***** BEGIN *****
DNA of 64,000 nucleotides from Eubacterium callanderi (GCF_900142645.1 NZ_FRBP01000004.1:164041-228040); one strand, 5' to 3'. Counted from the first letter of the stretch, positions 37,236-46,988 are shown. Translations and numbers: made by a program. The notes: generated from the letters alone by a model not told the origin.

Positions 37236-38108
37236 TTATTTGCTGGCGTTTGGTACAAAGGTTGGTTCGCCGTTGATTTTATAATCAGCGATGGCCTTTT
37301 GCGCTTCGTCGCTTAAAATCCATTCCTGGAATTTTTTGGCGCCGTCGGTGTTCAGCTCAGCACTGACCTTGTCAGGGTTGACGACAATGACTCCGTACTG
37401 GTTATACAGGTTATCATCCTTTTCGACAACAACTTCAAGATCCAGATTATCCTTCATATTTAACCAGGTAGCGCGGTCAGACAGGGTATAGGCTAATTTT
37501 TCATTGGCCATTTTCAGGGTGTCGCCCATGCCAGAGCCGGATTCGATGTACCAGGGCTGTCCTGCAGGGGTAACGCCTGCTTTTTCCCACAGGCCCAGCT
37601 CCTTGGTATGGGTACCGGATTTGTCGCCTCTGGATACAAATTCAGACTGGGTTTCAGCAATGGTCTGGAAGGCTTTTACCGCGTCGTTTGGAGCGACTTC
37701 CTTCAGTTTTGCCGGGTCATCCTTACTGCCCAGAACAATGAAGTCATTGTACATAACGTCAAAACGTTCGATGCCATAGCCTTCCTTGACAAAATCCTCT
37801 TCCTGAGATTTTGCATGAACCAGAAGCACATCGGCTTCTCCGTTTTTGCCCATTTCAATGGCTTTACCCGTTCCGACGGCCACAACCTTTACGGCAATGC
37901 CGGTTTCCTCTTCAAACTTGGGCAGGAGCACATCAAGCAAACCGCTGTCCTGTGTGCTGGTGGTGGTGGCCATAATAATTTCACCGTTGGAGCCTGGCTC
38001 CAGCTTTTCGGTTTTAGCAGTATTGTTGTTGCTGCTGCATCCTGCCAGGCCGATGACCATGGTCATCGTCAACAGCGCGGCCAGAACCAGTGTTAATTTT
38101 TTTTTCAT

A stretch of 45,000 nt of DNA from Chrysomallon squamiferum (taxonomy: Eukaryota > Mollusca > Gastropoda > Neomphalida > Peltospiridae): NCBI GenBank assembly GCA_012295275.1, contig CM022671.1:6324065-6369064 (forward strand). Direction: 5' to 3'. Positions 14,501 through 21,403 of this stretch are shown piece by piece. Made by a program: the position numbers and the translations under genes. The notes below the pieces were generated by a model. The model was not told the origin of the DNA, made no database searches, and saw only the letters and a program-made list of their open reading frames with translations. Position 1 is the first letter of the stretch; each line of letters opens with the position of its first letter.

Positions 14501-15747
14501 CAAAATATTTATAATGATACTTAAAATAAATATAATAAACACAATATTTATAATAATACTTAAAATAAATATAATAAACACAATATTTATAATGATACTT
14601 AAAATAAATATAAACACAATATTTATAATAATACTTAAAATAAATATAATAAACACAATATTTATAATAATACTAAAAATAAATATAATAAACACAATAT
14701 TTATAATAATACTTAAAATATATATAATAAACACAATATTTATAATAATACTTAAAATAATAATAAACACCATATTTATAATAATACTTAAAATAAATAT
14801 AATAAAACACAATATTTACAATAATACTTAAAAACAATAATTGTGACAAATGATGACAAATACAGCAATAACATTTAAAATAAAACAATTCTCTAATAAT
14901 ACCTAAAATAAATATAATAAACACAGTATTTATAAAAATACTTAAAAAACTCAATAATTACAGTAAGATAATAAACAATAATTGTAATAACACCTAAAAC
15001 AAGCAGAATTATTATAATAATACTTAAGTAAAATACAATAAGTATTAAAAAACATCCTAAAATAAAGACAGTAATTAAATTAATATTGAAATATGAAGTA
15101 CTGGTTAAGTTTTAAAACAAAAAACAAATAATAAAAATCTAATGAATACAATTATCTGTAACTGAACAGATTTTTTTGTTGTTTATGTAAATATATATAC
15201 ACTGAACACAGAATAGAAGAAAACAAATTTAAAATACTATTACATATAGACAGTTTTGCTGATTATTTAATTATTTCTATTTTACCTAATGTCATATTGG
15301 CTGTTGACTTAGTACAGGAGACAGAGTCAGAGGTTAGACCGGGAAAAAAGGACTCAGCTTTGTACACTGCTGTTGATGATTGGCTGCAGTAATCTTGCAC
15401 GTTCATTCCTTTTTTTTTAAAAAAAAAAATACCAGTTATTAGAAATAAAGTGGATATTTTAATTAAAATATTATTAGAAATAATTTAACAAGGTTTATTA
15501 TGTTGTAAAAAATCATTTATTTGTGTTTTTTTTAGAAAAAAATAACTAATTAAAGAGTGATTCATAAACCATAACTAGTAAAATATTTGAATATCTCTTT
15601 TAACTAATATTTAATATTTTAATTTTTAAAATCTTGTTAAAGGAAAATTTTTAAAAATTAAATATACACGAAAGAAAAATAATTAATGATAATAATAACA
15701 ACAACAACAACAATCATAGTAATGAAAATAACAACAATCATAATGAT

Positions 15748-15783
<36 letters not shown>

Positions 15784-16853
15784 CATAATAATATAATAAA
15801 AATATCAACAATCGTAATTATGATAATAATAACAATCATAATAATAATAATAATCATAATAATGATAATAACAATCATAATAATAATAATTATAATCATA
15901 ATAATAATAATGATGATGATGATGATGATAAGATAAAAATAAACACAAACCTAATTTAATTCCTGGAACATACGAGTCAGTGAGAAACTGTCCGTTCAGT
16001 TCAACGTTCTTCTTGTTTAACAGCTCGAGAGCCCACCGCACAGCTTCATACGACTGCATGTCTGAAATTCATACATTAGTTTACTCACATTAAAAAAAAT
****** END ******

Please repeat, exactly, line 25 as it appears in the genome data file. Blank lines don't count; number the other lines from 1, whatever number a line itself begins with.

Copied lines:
15501 TGTTGTAAAAAATCATTTATTTGTGTTTTTTTTAGAAAAAAATAACTAATTAAAGAGTGATTCATAAACCATAACTAGTAAAATATTTGAATATCTCTTT